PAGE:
Movie Review

La La Land: That Rare Musical I Didn’t Hate

I suppose that title needs clarification. I love music; I eat, breathe, sleep movies – just not characters breaking into a song and dance routine every 15/20 minutes [reason why I'm not a fan of the traditional Bollywood storytelling format]. I went to Blockbuster Cinemas at Jamuna Future Park hesitantly but with an open mind.

Spoiler-free synopsis: A struggling actress-barista Mia [played by Emma Stone] and aspiring, purist jazz pianist Sebastian [Ryan Gosling] don't meet cute. In between having their dreams crushed, mutilated and nuked by the heartless muse that is the City of Angels, they find time to fall in love. Will they find their happy ending though?

When I said I went to the movie theatre with an open mind, I wasn't kidding; I didn't do any background check. Not knowing that La La Land was directed by Damien Chazelle [who also directed Whiplash] prior to the viewing was a good thing. There was no expectation, hence no bias. I wouldn't say it blew my mind. No, La La Land didn't offer anything new as far as the storyline is concerned but it changed the "just another musical" lane with its storytelling. I would describe it as "old Hollywood grandeur meets Broadway soul meets indie sensibilities".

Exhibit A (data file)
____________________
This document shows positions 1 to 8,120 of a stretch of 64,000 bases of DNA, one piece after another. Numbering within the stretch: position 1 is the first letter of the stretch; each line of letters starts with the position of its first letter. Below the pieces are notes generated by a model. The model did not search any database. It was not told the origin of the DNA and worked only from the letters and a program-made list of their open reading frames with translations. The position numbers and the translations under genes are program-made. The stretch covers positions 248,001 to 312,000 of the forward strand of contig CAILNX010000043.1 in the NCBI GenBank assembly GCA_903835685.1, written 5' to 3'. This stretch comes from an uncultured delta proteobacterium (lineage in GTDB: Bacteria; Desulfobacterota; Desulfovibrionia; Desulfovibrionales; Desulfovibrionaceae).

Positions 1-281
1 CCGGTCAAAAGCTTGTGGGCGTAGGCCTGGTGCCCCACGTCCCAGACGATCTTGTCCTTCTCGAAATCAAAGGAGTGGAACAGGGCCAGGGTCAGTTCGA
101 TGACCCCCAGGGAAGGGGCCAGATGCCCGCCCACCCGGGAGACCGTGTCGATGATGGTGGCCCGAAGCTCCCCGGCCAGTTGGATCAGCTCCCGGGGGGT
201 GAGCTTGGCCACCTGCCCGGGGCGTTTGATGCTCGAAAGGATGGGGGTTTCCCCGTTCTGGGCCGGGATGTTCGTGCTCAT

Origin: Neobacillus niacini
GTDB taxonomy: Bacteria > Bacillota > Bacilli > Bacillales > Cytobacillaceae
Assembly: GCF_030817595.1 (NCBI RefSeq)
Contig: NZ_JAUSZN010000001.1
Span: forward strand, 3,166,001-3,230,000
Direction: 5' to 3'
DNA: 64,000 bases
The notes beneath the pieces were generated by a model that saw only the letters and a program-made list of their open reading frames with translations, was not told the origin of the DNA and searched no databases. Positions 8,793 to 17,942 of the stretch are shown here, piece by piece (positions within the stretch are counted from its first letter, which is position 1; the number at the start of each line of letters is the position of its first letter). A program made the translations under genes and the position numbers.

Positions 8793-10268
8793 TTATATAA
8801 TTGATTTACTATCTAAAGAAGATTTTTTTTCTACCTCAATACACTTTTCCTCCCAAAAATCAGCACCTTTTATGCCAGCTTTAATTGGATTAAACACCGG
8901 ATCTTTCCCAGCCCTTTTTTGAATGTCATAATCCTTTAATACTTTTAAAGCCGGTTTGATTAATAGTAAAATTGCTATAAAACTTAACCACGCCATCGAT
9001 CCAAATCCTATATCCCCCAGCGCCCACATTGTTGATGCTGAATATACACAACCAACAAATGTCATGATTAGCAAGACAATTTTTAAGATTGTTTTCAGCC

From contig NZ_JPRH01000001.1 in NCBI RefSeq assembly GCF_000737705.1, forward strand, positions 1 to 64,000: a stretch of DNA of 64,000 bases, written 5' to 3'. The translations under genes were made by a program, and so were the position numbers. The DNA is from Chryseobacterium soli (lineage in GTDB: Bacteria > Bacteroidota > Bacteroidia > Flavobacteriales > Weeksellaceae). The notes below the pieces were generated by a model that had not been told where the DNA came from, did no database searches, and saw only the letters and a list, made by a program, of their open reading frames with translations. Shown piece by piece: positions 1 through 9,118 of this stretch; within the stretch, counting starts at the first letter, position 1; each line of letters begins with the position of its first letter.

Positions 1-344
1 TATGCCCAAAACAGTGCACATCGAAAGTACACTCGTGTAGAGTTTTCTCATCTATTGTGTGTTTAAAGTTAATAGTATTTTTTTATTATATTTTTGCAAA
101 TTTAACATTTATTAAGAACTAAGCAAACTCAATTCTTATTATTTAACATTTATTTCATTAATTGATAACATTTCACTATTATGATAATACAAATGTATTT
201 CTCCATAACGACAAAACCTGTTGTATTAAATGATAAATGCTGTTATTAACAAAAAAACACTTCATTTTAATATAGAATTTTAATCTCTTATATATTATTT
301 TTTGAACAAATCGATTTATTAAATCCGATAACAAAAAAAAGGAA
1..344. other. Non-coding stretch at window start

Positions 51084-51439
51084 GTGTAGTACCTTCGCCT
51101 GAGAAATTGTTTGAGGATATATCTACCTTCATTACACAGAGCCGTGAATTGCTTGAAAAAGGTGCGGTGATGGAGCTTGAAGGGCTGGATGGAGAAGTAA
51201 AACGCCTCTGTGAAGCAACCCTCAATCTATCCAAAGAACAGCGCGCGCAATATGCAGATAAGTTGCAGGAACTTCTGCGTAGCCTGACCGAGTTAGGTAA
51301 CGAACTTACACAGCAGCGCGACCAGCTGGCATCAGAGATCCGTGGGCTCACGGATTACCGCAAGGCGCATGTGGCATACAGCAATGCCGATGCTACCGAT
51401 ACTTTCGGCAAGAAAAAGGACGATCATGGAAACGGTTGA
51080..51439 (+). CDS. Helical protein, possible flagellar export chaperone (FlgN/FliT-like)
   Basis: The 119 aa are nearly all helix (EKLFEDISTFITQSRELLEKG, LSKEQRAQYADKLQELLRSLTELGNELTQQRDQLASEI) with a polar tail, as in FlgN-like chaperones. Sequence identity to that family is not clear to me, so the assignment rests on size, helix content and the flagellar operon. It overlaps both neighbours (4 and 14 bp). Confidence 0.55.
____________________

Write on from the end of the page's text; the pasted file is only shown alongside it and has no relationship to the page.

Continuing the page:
Why did someone who is allergic to "song and dance movies" get bowled over by this one? For starters, the music directed by Justin Hurwitz. My biggest complaint with the typical Hollywood musical is that the songs are used as dialogues and independently – in most cases – they are not great music [in Bollywood's case, it's the opposite but then the songs have as much connection to the narrative as the current "leader of the free world" has to sanity]. For me, La La Land excelled on both grounds – the story struck a chord and I left the theatre humming "City of Stars".

More importantly though, this movie hits you hard in the feels. When Sebastian's popular vocalist friend [played by singer John Legend] mocks the former's purist attitude towards jazz and tries to convince him to soften up and be more "pop", you see how a musician with integrity breaks. When Mia goes to an audition, is interrupted after delivering the first line with a rude "Thank you", you see how brutal show business is.

La La Land will break your heart, even if your heart is made of coal [like yours truly]. It's not the ending that will leave you broken though; it's what could have been that's played out in a few seconds before the movie ends that will leave a dent.

Karim Waheed is the man responsible for SHOUT. Send your complaints to [email protected]


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